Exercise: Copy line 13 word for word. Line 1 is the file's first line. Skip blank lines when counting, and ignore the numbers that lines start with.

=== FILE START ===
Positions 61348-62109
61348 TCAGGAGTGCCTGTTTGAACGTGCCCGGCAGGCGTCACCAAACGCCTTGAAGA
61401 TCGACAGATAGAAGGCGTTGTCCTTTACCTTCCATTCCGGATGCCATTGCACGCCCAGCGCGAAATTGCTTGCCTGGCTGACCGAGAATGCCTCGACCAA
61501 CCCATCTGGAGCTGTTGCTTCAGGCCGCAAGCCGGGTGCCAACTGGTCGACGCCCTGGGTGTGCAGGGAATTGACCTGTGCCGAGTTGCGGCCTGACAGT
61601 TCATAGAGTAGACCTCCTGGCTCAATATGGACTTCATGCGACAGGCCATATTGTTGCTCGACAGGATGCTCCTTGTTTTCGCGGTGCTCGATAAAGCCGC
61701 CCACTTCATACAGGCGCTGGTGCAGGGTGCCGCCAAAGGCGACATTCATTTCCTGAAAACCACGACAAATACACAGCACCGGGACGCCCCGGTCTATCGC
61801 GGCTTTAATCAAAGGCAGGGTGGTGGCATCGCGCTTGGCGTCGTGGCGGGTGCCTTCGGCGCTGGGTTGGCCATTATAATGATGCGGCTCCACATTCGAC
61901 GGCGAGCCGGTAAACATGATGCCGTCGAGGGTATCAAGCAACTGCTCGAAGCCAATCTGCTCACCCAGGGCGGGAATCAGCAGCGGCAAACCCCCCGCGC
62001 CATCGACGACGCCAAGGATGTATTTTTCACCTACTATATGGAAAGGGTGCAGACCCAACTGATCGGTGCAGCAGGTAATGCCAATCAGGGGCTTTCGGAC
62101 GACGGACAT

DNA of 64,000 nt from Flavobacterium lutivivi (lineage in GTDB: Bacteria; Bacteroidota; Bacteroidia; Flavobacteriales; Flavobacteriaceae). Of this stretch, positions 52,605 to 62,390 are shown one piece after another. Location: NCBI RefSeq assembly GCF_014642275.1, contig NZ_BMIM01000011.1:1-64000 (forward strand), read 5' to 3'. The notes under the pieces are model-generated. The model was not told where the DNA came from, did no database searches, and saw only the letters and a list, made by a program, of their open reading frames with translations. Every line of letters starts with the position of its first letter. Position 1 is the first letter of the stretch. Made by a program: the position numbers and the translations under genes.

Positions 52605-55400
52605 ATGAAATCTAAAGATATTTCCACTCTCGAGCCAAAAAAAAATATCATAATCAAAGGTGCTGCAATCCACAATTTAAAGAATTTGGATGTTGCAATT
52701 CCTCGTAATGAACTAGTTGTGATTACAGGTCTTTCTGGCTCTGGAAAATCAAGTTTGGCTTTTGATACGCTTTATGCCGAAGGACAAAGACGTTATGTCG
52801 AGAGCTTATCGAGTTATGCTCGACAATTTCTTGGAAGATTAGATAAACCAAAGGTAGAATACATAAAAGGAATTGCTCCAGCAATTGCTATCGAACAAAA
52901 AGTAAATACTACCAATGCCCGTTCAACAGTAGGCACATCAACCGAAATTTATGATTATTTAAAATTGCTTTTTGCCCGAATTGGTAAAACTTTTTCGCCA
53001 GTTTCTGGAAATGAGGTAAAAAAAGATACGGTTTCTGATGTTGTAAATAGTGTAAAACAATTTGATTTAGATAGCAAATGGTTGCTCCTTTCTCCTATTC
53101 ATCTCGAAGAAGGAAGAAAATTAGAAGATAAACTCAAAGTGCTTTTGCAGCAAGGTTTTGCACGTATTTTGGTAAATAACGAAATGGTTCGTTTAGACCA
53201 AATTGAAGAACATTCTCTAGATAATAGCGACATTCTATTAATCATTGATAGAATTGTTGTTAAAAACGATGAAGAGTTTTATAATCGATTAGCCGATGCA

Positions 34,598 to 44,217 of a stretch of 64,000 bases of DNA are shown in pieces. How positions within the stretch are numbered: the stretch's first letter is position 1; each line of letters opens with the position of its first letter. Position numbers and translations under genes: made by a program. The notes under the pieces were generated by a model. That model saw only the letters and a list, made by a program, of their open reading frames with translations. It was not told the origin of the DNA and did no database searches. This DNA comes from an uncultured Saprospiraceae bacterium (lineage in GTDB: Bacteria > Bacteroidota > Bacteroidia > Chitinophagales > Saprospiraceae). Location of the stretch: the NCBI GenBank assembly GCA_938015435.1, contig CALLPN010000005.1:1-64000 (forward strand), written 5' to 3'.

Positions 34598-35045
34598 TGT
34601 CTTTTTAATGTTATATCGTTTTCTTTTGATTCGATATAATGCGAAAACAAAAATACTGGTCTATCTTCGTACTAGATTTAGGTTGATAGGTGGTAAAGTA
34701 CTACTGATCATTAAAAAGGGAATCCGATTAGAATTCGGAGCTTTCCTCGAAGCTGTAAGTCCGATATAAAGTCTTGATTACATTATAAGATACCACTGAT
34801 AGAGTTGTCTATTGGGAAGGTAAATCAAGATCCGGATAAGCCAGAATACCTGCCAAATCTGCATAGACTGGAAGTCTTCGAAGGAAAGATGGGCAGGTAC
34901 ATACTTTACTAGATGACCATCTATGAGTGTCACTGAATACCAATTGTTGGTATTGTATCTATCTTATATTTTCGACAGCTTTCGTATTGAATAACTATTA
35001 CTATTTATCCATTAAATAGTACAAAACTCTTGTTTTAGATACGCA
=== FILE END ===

52605 ATGAAATCTAAAGATATTTCCACTCTCGAGCCAAAAAAAAATATCATAATCAAAGGTGCTGCAATCCACAATTTAAAGAATTTGGATGTTGCAATT